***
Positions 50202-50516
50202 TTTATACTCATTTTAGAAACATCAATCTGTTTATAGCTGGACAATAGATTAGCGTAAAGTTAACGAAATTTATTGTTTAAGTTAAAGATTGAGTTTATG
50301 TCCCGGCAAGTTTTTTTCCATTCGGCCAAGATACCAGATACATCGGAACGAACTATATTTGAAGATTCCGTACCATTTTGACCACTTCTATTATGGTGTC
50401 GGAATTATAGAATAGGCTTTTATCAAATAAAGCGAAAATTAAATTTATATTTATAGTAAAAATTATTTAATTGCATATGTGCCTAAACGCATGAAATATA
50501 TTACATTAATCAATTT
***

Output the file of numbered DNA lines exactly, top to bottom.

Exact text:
Positions 50202-50516
50202 TTTATACTCATTTTAGAAACATCAATCTGTTTATAGCTGGACAATAGATTAGCGTAAAGTTAACGAAATTTATTGTTTAAGTTAAAGATTGAGTTTATG
50301 TCCCGGCAAGTTTTTTTCCATTCGGCCAAGATACCAGATACATCGGAACGAACTATATTTGAAGATTCCGTACCATTTTGACCACTTCTATTATGGTGTC
50401 GGAATTATAGAATAGGCTTTTATCAAATAAAGCGAAAATTAAATTTATATTTATAGTAAAAATTATTTAATTGCATATGTGCCTAAACGCATGAAATATA
50501 TTACATTAATCAATTT